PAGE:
Five (Plus One) Overlooked Albums

With any list like this, I feel compelled to defend it before I even begin. I acknowledge that we all have different tastes and that one person’s favorite album of all time might be another person’s worst. That is the nature of these things. These are MY top five. The one qualification for all of them is that they aren’t well known (or well liked). Some of them are by well-known artists but they aren’t the albums you might pick. So, there is the disclaimer. Let’s do this.

Crowded House – Together Alone (1993)

These guys had a handful of hits in the Eighties, most notable are Something So Strong and Don’t Dream It’s Over. This album was their fourth (and final) studio album before disbanding. It was supposedly recorded while the band was holed up a house together. It has all the pop goodness of other Crowded House albums but there is a very noticeable air of gloom in many of the songs. It’s almost as if they knew this was their last hurray. As it turns out, the band reformed and has released two more albums (2007’s Time On Earth and 2010’s Intriguer). Unfortunately, original member Paul Hester committed suicide before the reunion so this is his final work. That only adds to the vibe that is already present.

Saigon Kick – Devil In The Details (1995)

I don’t know if it is a coincidence, but the same guy turned me on to these first two albums. I used to go hang out with Jason Williams at the guitar shop. I had heard of both of these bands but hadn’t really followed either one. Jason played me a couple of tracks from both and I was hooked. Saigon Kick may be one of the most underrated hard rock bands ever. They were originally from Florida and were signed to a now defunct record label that Michael Douglas started. Their second album (The Lizard) spawned a huge hit that pigeonholed them. The mostly acoustic ballad Love Is On The Way came out at a time when every hard rock band was releasing one. What got overlooked was the hard rocking songs that dominated their albums. These guys were as heavy as anyone but they had a sense of melody and harmony that was usually found in pop music. I really believe they were the victims of bad timing. It’s sad, because this album is brilliant.

Def Leppard – Slang (1996)

Everyone know who Def Leppard is. We have been cursed to have to hear Pour Some Sugar On Me nearly every day since it was released. There are different types of Def Leppard fans. I discussed that briefly in my post about Pyromania. I am one of the fans who pretty much likes everything they have done. I am eagerly awaiting the new album and hope it comes out before this year ends. I am also one of the fans who think that Pyromania was the height of their career. However, unlike many fans, I think Slang is probably the second best thing they ever did. It is a dark, experimental album that has some pretty deep lyrics. There are no silly Let’s Get Rocked moments on it. The music is more mature than typical Def Leppard and there are interesting things going on in nearly every song. Understandably, it lost the casual fans. For those of us who stuck around, it continues to inspire and challenge us nearly twenty years later.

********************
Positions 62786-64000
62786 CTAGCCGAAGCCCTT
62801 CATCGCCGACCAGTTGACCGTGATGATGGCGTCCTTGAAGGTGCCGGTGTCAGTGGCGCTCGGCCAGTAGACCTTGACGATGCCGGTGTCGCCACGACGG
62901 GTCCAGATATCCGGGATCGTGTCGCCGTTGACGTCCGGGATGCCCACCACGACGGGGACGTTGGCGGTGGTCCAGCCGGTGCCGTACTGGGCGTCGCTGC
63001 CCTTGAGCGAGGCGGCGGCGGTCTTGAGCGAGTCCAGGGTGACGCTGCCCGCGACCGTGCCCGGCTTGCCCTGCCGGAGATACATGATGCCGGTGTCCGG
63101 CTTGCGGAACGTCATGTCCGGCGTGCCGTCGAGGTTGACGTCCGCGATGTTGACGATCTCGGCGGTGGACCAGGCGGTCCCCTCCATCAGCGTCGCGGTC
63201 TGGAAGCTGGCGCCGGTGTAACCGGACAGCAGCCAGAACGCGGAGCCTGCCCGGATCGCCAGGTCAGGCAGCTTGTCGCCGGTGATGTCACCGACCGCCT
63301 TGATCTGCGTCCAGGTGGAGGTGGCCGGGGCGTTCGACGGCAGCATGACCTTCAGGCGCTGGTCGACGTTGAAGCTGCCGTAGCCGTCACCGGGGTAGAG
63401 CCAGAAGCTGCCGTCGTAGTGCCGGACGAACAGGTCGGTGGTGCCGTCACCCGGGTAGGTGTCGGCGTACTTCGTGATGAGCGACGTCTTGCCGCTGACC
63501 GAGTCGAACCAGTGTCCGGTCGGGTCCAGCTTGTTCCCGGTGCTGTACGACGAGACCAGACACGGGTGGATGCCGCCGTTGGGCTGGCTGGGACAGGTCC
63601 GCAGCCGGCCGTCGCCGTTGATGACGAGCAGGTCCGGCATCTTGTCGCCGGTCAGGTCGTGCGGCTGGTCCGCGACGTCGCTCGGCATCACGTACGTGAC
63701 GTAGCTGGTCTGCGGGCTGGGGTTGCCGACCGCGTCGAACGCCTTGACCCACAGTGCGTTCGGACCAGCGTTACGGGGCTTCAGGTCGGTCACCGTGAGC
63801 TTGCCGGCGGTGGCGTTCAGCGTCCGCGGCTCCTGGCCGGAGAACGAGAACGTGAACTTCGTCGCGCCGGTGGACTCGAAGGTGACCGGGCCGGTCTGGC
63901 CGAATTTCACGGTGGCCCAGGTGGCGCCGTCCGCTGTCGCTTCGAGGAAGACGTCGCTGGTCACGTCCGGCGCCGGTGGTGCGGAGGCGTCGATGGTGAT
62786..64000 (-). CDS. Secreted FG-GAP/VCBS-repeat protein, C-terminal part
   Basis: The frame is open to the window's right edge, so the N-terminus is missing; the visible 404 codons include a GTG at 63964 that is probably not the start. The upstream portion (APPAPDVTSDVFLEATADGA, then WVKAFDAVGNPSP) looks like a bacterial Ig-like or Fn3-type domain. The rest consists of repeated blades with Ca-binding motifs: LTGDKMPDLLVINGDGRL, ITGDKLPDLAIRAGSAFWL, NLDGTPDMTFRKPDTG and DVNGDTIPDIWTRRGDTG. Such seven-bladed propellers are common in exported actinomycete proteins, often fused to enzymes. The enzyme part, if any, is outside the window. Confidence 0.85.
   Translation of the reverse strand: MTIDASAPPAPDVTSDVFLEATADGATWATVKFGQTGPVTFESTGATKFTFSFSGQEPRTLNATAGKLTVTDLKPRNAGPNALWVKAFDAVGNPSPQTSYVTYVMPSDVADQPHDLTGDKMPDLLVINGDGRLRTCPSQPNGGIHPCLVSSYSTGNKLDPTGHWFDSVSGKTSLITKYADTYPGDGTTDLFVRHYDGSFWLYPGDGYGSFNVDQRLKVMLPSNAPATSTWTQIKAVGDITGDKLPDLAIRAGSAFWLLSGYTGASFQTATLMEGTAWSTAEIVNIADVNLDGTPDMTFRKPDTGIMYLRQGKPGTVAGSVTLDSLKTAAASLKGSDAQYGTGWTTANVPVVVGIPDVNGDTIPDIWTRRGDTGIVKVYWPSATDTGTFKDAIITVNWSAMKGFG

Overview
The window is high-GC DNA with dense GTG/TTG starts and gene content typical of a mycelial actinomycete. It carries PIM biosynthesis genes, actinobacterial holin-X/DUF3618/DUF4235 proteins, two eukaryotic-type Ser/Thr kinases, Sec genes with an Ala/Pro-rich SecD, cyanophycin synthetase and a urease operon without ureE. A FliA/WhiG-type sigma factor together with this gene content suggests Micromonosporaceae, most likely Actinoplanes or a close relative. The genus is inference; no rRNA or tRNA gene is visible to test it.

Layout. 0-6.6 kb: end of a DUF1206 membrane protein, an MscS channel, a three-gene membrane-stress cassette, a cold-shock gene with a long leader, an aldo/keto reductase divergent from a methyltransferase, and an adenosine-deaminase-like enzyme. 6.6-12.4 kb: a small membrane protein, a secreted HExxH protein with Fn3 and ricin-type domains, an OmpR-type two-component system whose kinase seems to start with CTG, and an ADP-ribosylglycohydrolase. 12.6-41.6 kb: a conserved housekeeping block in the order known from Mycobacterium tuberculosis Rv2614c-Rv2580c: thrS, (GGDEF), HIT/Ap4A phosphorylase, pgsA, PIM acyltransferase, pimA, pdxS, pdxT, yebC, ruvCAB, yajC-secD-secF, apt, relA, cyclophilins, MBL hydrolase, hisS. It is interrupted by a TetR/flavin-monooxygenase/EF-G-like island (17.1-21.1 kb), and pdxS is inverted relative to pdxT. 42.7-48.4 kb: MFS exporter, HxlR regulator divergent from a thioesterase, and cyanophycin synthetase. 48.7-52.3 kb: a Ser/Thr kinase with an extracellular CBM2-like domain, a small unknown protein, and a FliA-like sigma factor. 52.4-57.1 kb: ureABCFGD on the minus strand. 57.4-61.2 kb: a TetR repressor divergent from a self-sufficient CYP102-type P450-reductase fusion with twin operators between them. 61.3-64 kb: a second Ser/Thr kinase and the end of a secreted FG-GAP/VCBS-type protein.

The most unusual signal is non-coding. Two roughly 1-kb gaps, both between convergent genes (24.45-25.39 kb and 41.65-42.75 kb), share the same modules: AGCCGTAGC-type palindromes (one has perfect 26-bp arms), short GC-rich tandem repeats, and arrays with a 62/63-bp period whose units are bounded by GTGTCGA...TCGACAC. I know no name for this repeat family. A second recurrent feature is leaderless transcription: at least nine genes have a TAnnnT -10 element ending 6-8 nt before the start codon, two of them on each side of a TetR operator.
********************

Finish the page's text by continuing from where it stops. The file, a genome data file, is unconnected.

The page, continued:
Vince Neil – Carved In Stone (1995)

I am not a huge Motley Crue fan. I am not a huge fan of Vince Neil’s voice. In fact, my favorite Crue album is the self-titled one that featured John Corabi on vocals. I like a handful of Motley Crue songs but I don’t really consider myself a true fan. I liked a couple of the tunes from Vince’s first solo album. They were catchy (I think Jack Blades may have written them) bit nothing special. Imagine my surprise when I heard his second album. The first things I noticed were the subtle hip-hop and electronic flourishes. The next thing was the heavy guitar. Neal is not a great singer but it sounds as if these songs were custom written for his range. He doesn’t have to strain too hard to hit the higher notes and they play more to his mid-range.

King’s X – Ear Candy (1996)

King’s X are one of my favorite bands and I have very little to say about them that is negative. Like most fans, I have certain periods of their career that I prefer over others. To me, their first three albums are near perfect. They capture the heaviness of Sabbath, the trippy aspects of The Beatles, and the honest spirituality that is missing in most Christian music. They were labeled as a Christian band early in their career but by the time Ear Candy was released, Doug Pinnick had already expressed doubts about his faith and had openly admitted that he was gay. A lot of their Christian fans bolted for the door immediately. I personally think it is their best album outside of those first three. The psychedelic vibe is more up front and there is an organic feel to the playing. The lyrics are just as honest as anything they have ever done and are a real look at someone coming to grips with life. I can definitely relate.

Jars Of Clay – If I Left The Zoo (1999)

Jars Of Clay had a lot to live up to after their first two albums. Not only did they over run the Christian music industry, they took the secular marketplace by surprise. Everything they have released since then has been under scrutiny. It’s no wonder that some are critical of subsequent albums. I have had people tell me that If I Left The Zoo is a terrible album. It had been out for nearly two years before I finally listened to it. I was amazed when I discovered that it was a great album. Unforgetful You is a pure pop masterpiece and their cover of Rich Mullin’s If I Stand has the same forceful integrity of the original. I don’t know why so many people were down on this one but it has come to be one of my favorite releases from them.


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